Who wears short shorts?

Meredith writes an interesting post about Promo Girls here.

The incisive point Meredith makes is about how men decorate their bodies and possessions (mostly cars) in an outwards space claiming fashion, and women minimalise in a near-naked, take up as little space as possible and inhibit movement fashion.

I can certainly relate to this observation – and I think it is manifested in how men and women – and indeed boys and girls – sit / are taught to sit. I remember being posed for school photographs. In group photos, I am always placed in the front left hand corner. I think this is where my height inevitably places me. Girls were always asked to put their knees together and their right hand over the top of their left. Boys were asked to sit with their knees hip-width apart, with a fist on each knee. I’m in a grade two photo where I have obviously been confused by the instructions – or don’t know which gender I am – as I have my knees together but a fist on each knee. Otherwise, I am clearly “girl”: I’m in a pink dress with my hair in pigtails either side of exposed ears.

I also had to comment with my own observation about “Promo Girls”:

***

On the streets in Brisbane, there are young scantily clad women in short shorts advertising … something. I assume one of our girly bars, but I am not entirely sure. I have a little argument with myself every time I see them. My first reaction is annoyance.

Then I think: No, wait. Not their fault. Probably lucrative. Should be annoyed at … something/one else. Society! It’s society’s fault.

Sometimes, pity. Aren’t they cold? Don’t they hate it when horrid men ogle them? When women look at them disapprovingly?

Sometimes, in judgment: Hmm, if you’re going to wear that, you’ll need to walk a bit taller. Swing those hips, sass it out. No use huddling into yourself.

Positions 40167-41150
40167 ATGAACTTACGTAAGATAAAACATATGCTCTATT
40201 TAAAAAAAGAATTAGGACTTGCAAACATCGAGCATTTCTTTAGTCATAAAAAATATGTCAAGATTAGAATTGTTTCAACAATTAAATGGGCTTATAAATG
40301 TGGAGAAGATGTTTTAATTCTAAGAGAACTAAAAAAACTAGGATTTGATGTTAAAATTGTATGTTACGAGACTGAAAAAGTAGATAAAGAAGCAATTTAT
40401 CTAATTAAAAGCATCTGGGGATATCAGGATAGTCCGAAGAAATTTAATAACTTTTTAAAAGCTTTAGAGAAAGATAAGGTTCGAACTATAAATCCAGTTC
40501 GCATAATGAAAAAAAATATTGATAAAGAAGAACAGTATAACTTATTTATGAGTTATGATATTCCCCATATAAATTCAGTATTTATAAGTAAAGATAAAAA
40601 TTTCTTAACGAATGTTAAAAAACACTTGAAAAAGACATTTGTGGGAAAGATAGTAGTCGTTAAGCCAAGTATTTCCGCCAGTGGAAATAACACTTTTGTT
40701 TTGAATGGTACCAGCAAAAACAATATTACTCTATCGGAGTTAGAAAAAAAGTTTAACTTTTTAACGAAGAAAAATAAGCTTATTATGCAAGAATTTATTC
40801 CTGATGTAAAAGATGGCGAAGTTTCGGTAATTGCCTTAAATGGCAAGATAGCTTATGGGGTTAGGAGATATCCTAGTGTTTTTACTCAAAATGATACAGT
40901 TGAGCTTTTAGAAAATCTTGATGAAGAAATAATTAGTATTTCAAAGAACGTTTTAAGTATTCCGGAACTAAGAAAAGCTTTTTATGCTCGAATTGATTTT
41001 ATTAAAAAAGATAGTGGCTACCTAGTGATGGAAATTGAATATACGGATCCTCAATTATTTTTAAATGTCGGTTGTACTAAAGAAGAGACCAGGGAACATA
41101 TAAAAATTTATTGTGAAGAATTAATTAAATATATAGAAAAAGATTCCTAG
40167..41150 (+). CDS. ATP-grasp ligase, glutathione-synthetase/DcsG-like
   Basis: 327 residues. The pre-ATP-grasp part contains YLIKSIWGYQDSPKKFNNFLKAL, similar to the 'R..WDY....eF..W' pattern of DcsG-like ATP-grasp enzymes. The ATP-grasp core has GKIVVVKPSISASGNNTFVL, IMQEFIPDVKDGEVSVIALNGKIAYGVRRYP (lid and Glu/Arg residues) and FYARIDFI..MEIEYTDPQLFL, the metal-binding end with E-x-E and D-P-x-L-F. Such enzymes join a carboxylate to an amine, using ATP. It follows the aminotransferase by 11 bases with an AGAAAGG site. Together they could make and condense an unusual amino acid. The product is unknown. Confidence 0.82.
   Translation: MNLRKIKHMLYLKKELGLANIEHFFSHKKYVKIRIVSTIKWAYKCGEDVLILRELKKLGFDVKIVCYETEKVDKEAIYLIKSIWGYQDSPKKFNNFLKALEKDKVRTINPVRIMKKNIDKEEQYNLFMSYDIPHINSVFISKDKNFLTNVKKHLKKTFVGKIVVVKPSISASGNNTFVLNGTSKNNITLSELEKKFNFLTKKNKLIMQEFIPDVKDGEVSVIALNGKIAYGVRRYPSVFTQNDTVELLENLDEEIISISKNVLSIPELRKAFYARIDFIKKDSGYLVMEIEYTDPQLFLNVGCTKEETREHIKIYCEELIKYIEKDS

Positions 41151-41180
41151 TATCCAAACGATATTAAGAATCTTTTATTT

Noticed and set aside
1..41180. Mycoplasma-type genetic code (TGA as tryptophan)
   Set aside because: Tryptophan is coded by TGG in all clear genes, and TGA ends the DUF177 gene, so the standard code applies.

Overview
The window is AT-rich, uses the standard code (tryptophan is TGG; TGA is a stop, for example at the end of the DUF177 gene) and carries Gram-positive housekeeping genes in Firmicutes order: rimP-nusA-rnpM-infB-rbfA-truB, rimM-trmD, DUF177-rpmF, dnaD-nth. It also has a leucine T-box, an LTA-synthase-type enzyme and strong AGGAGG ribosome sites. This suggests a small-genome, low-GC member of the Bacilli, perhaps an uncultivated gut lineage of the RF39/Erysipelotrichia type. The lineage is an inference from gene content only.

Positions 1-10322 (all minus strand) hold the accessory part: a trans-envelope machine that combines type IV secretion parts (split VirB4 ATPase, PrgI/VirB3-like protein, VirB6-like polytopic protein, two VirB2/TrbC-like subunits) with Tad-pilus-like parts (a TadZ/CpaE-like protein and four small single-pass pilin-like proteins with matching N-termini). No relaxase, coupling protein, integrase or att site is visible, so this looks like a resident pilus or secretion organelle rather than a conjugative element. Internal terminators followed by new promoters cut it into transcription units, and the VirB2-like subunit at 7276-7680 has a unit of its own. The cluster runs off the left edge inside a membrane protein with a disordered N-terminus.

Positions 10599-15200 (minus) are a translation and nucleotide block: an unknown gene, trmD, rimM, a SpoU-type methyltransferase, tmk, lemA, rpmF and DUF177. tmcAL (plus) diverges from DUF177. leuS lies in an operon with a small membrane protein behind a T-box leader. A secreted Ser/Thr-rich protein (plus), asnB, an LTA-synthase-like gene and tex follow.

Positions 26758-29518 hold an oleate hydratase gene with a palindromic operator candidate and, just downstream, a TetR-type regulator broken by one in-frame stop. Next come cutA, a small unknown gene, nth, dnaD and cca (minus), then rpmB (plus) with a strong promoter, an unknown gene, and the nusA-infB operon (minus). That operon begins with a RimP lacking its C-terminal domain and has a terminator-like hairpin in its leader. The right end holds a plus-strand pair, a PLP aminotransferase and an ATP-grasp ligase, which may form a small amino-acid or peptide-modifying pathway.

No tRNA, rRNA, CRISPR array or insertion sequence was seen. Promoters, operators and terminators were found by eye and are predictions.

With eyebrows raised: I don’t know that short shorts suit your cellulite*

Then in judgment on myself: That’s not very nice, Oanh. Good on them. They’re comfortable with their bodies and they’re using society’s obsession with women’s bodies /sexual object status to their advantage. Plenty of other women will look at them disapprovingly, no need for you to do so. You can be more generous than that.

With my feminist rejoinder: But they’re perpetuating women’s oppression!

Basically, I end up with all these thoughts which probably flicker across my face (I’m terrible at masking my emotions) and these women edge away from me, so I then feel forced to give them a tentative smile, just to show that I’m, er, friendly or approve or something. Which I’m not. And I don’t.

***

I really do not like the Promo Girls. But I also know that it is not their fault, and that the work may be a perfectly valid and probably lucrative choice.

There is also mention by Legal Eagle of an advertisement for tailor-made suits. I agree with Legal Eagle that it is valid to exploit sex appeal but I consider it inappropriate in a workplace and it occassionally angers, and sometimes saddens, me.

I think the reason is that Promo Girls and that ad perpetuate a notion of women’s power as based predominantly on their appearance and sexual worth to men. I do not agree with that. I do not think that that is valid. But I think, so long as it exists, it’s okay for my sisters to exploit it. I’m just going to keep tying myself up in knots every time I think about it, however.

*when I wrote the comment I’d forgotten the word for cellulite…(!)

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3 Comments

  1. I was so impressed that you forgot ‘cellulite’, blanked it out as the non-event that it is.

    I would’ve sat next to you in school photos, I was always second from the end on the front left.

    Reply

  2. I know exactly what you mean. I tie myself up in knots as well. And I think I get exactly the same expressions flitting across my face as you do when you see those “short-shorts girls”!

    I’m not comfortable with Promo Girls or the like. I wouldn’t buy the products they promote. I guess I’ve come to the view that if some people want to exploit their bodies in that way, and they have freely exercised that choice, then I shouldn’t get too het up about it.

    The problem is that I certainly wouldn’t want my daughter to feel that she had to look like that to be a successful woman!

    Reply

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